Avoid letting your child play outside or overly exert themselves in open air.

    "Unfortunately, cloth masks don't do very much [to protect you from the smoke pollution]," Oro says. "You really need an N95 mask, and most of those have been allocated toward essential workers." To keep at-risk children safer, Oro recommends avoiding brisk exercise outdoors. Instead, set up an indoor obstacle course or challenge your family to jumping jacks periodically to keep everyone moving safely.

    Know the difference between smoke exposure and COVID-19.

    "COVID-19 can have a lot of the same symptoms—dry cough, sore throat, shortness of breath and chest pain could overlap. But what COVID and other viruses generally cause are fever, chills, vomiting, diarrhea and body aches. Those would tell you it's not just smoke exposure," Oro says. When a child has been exposed to smoke, they often complain of a "scrape" in their throat, burning eyes, cough, shortness of breath, chest pain or wheezing. If the child has asthma, parents should watch for a flare of symptoms, such as coughing, wheezing or a tight sensation in their chest.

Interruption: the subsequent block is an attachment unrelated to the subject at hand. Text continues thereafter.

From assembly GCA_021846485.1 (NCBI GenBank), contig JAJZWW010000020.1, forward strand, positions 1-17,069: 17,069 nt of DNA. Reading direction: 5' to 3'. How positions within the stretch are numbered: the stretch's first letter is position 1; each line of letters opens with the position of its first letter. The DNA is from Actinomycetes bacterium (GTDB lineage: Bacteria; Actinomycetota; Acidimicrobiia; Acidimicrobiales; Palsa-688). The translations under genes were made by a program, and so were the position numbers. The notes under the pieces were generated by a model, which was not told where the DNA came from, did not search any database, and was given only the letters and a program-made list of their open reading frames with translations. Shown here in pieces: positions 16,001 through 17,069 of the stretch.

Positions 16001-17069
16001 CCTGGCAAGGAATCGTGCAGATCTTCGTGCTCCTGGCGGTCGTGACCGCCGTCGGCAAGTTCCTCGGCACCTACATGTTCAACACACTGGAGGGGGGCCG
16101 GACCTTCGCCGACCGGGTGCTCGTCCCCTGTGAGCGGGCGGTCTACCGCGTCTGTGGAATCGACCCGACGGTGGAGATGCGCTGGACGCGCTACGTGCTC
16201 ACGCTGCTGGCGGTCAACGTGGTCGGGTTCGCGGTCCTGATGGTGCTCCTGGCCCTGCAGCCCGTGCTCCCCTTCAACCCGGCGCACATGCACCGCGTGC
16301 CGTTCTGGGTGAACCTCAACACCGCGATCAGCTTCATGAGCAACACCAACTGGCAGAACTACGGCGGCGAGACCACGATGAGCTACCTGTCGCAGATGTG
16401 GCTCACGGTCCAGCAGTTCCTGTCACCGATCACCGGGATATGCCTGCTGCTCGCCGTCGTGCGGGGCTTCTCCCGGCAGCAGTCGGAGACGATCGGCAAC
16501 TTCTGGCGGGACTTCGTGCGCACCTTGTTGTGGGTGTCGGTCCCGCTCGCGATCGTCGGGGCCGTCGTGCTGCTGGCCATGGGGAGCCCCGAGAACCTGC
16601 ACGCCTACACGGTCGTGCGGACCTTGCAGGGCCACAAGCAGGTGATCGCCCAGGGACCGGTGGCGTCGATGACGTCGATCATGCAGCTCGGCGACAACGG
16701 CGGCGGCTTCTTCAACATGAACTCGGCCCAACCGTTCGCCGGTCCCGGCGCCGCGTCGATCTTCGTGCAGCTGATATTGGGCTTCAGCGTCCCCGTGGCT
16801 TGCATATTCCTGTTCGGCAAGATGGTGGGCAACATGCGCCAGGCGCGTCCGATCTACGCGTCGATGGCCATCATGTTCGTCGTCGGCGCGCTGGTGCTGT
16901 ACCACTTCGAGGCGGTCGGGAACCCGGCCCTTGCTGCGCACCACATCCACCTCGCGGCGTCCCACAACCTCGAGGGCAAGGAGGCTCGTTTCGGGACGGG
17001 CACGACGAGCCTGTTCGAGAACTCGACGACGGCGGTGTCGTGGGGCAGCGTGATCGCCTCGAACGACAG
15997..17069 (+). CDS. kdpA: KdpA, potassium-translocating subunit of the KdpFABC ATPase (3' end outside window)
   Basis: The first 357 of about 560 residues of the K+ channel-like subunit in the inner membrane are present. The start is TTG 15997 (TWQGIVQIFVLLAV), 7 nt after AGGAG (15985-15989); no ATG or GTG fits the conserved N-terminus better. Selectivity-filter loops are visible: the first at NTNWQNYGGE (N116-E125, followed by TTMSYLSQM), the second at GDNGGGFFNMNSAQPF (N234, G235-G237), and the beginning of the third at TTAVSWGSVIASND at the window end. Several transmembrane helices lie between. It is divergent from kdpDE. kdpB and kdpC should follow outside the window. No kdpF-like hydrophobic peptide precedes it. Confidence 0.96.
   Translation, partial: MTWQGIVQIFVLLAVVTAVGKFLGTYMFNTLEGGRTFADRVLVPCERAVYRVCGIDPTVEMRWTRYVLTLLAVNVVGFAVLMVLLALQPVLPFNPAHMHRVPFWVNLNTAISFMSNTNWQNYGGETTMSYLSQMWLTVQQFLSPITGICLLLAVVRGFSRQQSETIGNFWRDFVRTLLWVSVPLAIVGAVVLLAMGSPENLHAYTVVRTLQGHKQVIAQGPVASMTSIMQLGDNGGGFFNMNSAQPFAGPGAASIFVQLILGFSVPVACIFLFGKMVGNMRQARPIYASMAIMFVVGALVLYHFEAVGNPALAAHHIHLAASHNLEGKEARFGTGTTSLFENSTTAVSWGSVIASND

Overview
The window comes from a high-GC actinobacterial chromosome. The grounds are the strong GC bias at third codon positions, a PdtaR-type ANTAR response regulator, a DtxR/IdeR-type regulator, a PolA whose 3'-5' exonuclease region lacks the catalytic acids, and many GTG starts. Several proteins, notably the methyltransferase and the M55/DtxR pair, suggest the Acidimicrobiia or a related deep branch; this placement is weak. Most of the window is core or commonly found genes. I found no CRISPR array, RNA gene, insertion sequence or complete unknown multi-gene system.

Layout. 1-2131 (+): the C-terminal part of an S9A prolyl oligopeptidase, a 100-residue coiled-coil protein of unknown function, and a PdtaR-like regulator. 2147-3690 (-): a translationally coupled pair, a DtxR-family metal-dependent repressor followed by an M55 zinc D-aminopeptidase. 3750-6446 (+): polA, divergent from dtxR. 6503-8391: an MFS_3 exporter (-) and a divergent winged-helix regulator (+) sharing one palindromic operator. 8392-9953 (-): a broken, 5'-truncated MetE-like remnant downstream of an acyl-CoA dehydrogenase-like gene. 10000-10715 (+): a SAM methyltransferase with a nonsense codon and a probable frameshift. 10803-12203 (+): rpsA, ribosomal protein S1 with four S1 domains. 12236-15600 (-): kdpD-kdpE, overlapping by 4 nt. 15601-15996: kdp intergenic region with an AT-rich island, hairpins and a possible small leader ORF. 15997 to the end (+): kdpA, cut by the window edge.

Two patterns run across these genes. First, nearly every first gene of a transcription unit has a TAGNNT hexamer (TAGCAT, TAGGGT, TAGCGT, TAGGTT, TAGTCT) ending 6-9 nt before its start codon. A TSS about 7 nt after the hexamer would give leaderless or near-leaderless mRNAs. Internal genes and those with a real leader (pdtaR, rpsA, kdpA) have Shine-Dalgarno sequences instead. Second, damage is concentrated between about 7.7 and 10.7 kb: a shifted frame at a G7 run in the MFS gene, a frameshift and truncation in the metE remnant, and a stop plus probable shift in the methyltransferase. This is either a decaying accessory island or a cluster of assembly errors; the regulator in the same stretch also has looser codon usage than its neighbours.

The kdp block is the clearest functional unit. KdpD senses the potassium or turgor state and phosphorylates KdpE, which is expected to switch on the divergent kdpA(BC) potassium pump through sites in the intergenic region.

Unfortunately, not much is known about long-term exposure to wildfire smoke on a healthy or compromised immune system, but elevated levels of air pollution have been associated with increased COVID-19 rates. That's because whenever there's an issue with your immune system, it distracts your immune system from fighting infections and you have a harder time fighting off viruses. Limiting your exposure to wildfire smoke is your best bet to keep immune systems strong.

    Have a plan in place if you think your child is suffering from smoke exposure.

    Whatever type of medication your child takes for asthma, make sure you have it on-hand and that your child is keeping up with regular doses. Contact your child's pediatrician, especially if your area has a hazardous air quality—they may want to adjust your child's medication schedule or dosage to prevent an attack. Oro also recommends that, if your child has asthma, it might be helpful to have a stethoscope or even a pulse oximeter at home to help diagnose issues with your pediatrician through telehealth.

    Most importantly, don't panic.

    In some cases, social distancing and distance learning due to COVID may be helping to keep sensitive groups like children with asthma safer. Oro says wildfires in past years have generally resulted in more ER visits for children, but the most recent fires haven't seen the same results. "A lot of what we've seen is that the smoke really adversely affects adults, especially older adults over 65," Oro says. "Children tend to be really resilient."

    This article was sponsored by Stanford Children's Health. Thank you for supporting the brands that support Motherly and mamas.